What we do want from cities and what do we indeed get?

To define what is our potential eagerness from cities is the fundament to figure out whether the misalignment exists between what we want from cities and what we get. After continuous exploration in what is the realistic and livable urban atmosphere, from Garden City that well defined different functional circles, to Le Corbusier’s ideal modern cities that can only belonged to utopia, to industrial Manchester City that was immersed in polluted air, nowadays, cities tend to be diverse and people tend to be ambitious, but what do want from cities seem to be too complex to define. As the relationship between human and ecology is reversed from anti to cooperation, efforts are made to construct a sustainable urbanism, just as Peter Calthorpe pointed out in Urbanism in the Age of Climate Change “a ‘Green Urban ’alternative”[1], which is a city that is compact , mixed-used and walkable.

 

Yes, the hospitality, livability convenience and joy are all what we want from cities, but in reality, what do we really get? What Peter Calthorpe said above is still “Vision California”, however, the “Real California” is still in low-density suburban growth (in China, it should be high-density but also high vacancy suburban growth), composed of clearly defined and segregate functional zones, and in the process of vehicle dependent development.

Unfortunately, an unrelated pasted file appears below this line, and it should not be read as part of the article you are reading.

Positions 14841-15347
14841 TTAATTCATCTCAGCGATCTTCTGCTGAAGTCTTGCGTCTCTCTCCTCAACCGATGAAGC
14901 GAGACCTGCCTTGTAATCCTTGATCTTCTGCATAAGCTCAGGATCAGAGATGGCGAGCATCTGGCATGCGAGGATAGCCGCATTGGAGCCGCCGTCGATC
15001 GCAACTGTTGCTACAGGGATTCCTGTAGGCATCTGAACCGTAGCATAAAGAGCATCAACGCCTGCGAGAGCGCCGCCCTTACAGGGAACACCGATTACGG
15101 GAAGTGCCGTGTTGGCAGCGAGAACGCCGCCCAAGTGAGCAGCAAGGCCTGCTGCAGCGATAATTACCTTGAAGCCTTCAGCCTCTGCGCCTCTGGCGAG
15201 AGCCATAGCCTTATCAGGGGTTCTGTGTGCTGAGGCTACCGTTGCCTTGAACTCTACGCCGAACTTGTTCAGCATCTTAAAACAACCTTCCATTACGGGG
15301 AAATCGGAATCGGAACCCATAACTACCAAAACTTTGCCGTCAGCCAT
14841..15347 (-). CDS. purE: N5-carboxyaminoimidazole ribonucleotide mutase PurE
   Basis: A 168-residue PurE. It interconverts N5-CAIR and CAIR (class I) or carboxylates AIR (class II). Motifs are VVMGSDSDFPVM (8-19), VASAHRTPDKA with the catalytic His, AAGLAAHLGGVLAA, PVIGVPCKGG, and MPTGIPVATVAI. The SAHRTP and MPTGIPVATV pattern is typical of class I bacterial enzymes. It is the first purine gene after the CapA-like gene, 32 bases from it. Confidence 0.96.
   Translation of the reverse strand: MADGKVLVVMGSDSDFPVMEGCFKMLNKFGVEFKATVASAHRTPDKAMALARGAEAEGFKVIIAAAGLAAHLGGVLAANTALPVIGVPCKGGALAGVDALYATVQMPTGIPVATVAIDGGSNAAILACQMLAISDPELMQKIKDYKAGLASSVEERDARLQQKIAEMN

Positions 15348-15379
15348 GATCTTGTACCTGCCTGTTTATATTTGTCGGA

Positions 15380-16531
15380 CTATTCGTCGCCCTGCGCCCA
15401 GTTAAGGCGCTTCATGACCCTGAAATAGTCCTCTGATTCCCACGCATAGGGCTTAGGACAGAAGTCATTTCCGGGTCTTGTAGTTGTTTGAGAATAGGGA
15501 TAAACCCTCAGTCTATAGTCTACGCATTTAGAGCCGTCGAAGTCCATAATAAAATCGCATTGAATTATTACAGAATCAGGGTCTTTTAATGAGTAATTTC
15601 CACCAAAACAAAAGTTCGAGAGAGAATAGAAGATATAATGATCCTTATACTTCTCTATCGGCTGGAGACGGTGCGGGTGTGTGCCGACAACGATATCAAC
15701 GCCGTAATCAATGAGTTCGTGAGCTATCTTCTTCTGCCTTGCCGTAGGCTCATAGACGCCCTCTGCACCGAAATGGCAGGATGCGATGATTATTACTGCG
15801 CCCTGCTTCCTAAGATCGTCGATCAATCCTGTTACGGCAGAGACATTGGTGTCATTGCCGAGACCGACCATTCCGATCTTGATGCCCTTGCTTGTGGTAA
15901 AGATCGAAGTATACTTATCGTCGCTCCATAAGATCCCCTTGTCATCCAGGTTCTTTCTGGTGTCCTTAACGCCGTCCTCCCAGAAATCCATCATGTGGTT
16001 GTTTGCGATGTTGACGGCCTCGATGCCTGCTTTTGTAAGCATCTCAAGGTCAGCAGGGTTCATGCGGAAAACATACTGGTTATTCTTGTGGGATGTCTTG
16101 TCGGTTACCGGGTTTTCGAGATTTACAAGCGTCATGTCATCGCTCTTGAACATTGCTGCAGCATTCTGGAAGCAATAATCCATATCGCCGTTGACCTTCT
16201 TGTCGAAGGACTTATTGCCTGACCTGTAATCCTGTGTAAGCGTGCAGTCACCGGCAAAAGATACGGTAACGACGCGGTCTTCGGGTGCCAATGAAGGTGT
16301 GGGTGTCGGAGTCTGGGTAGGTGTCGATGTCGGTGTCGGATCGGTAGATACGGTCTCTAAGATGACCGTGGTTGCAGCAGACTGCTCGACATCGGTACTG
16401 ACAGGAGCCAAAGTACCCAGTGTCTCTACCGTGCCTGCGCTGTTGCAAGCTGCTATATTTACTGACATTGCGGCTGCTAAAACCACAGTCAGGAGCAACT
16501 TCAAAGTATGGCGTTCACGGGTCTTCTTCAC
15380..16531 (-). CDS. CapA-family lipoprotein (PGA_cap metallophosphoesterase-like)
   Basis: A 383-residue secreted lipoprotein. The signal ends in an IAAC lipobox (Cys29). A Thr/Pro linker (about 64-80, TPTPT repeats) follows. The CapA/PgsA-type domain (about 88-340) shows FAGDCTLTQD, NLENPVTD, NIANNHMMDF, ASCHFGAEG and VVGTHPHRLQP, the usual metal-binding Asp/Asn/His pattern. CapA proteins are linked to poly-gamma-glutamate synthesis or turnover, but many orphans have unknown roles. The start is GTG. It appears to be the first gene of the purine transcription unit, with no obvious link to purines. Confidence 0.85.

Why we are so numb to the misalignment? Because the changes needed be taken in place toward sustainable urbanism will be a tough issue for a lot of people in important positions to accept, “since it challenges something that might be even more powerful than capitalism” [2], as Naomi Klein said in This Changes Everything. What is more, most people choose to look away the environmental and ecological issue, so that public concentration cannot be roused and no political implementation will be taken initiatively. Even 2009 U.N, Climate Summit in Copenhagen is just a kind of apt response to the popular topics of sustainability and has little effectiveness in supervision of how countries respond to sustainable development in reality.

 

Fortunately, most cities are in effort to return to a track of sustainability. Ecology awareness has been aroused in research and study. Sponge City which gives back the green land to which is supposed to belong the nature, Smart City which decreases carbon footprint and increases efficiency of operation of daily life and work, and zero carbon which is aimed at minimize the emission of CO2 and save the energy are all methods to seek a more sustainable urbanism. Though it is on a right track towards sustainability, only under the circumstance that more people are involved and aware of the emergency to build an ecological urbanism, can actions of political and economic effectiveness that can really make changes will be paid attention on. Indeed, there is a long journey to go.

 

 

Reference:

  1. Calthorpe, Peter. Urbanism in the Age of Climate Change. Chapter 1. 2011.
  2. Klein, Naomi. This Changes Everything. 2014. Simon & Schuster.
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